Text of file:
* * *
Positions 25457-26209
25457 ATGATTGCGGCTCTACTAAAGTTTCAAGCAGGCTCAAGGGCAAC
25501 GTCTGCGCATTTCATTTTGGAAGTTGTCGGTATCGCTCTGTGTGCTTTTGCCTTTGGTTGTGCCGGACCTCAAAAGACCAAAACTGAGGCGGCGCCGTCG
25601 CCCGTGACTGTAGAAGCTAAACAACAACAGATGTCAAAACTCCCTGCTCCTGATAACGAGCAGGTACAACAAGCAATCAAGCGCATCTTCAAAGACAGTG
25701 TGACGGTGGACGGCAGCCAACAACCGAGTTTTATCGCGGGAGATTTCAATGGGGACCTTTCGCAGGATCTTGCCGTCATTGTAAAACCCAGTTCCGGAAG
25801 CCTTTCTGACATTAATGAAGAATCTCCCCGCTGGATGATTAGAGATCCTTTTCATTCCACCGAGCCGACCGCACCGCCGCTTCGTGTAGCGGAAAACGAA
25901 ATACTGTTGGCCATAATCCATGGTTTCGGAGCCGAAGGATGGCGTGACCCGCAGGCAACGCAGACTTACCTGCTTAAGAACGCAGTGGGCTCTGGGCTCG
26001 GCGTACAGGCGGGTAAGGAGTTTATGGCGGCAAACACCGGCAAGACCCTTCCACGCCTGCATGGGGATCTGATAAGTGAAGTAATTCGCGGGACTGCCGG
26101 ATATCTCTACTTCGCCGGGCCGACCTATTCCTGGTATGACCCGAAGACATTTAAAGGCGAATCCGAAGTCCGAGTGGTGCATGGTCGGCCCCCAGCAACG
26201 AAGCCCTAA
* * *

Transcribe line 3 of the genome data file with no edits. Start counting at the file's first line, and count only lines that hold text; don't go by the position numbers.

25501 GTCTGCGCATTTCATTTTGGAAGTTGTCGGTATCGCTCTGTGTGCTTTTGCCTTTGGTTGTGCCGGACCTCAAAAGACCAAAACTGAGGCGGCGCCGTCG